Not very 'humane', but it does make short shrift of the little vermin. For my indoor trees, Potassium permanganate ( @pharmacist: It's for my citrus plants! Would this face lie? ) kills fungus. Soil fungus+Trees in poor soil=good thing --usually, but I do use it on plants subject to root-rot, once in a while. It's inexpensive, very little is needed and it works fast. And environmentally safer than detergents when used on its own. No household cleaners, bleach.
On the other hand, D.E. is excellent on orchids, since their fungal 'partner' is selective, and vital. Potassium permanganate breaks down quickly into non-toxic salts, utilized in by the plant.(as Na, oxides) -- Not for foliage.
Soap: mycelium (living fungus) is usually a waxy/greasy kind of business in peat, soaps like 'Safers' are OK for control. I've used dish soap which is a little harder-hitting. Problem is that permanganate soaps really aren't very picky, and most fungi, even if they're not feeding the plant directly, help keep clean water in the soil. Bacteria, small insects, fungus are all fair game to detergents.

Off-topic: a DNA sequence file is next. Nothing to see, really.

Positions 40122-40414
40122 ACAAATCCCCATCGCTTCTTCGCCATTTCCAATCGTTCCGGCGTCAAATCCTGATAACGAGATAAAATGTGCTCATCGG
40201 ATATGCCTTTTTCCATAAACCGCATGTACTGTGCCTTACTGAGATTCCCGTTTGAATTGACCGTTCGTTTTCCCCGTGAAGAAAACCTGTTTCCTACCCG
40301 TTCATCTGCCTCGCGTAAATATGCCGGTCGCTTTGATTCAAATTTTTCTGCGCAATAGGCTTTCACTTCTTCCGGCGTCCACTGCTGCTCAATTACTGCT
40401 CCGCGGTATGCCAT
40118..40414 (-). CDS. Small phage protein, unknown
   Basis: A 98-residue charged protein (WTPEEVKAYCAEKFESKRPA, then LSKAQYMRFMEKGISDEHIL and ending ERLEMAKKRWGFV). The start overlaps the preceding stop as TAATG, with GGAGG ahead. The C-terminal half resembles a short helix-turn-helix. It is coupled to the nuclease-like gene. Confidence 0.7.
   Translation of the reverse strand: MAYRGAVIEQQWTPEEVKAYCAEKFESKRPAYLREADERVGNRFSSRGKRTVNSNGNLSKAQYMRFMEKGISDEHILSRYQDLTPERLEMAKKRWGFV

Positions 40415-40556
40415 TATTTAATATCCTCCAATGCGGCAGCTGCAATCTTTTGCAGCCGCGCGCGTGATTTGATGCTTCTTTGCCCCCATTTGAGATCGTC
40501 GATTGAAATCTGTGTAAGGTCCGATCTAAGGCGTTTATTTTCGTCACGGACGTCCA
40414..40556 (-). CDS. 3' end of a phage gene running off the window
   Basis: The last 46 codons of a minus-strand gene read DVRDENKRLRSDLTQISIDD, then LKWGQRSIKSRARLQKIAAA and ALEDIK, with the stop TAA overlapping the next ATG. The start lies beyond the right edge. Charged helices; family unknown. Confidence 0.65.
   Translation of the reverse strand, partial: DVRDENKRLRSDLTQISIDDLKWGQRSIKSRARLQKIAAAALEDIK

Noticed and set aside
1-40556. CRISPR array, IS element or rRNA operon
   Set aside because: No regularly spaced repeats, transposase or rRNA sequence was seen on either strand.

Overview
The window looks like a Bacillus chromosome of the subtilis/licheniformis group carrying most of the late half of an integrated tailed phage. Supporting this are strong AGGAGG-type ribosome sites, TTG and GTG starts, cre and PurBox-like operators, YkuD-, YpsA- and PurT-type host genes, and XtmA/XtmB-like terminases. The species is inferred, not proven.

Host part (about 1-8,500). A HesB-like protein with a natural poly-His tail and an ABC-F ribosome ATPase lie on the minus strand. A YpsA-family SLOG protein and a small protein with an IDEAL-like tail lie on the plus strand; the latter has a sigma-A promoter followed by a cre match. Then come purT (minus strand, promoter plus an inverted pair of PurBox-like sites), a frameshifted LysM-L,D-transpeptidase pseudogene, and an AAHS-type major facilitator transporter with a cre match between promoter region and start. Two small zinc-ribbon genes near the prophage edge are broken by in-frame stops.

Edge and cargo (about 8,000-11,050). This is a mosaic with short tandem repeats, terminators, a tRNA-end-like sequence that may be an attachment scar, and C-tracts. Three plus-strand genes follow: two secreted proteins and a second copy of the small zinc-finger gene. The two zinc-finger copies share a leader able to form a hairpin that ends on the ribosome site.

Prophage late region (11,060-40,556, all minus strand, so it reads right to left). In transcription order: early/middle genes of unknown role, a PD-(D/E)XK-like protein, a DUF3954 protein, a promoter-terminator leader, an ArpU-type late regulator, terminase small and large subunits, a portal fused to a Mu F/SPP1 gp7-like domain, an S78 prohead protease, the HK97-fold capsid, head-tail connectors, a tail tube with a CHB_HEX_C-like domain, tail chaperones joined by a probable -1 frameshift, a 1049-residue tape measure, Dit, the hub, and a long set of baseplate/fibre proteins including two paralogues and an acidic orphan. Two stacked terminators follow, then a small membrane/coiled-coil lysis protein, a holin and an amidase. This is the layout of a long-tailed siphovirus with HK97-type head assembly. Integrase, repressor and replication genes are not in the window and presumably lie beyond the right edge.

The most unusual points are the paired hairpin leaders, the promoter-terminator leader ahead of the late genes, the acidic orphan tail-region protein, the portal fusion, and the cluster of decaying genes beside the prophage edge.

D.E. doesn't change soil Ph. It is inert, like sand, only much finer. Neighbours with houseplants. That neighbour you just can not relate to? Just because gnats can't spawn in your pots anymore, that won't keep them from trying. And I guess it wouldn't be 'acceptable behaviour' to sticky-trap a few doors and windows shut. What-to-do. Or maybe it's just this darn humidity. Maybe gnats would go away on their own, or maybe green thumbs just wouldn't be as irritable. Thanks for some good tips posted, happy hunting!
By some guy from Edmonton
We just had this problem, I bought my dad house plants for Christmas, completely re-did his living room. It looked great, until we started getting gnats everywhere. Thank you everyone for letting me know what was doing it, we just put our plants outside and will be working on DE-GNATTING them.
Here's some advice for those of you with gas heaters. We have several gas heaters, and since it's winter time we've been using them. I noticed today while turning one on about 16 gnats dead on top of it. On the ground underneath it were tons more dead gnats. So we have our own gnat killers. We're trying the ACV trick too, just to make sure. (02/08/2009)
Windex. You'll have little gnat bodies everywhere. (02/13/2009)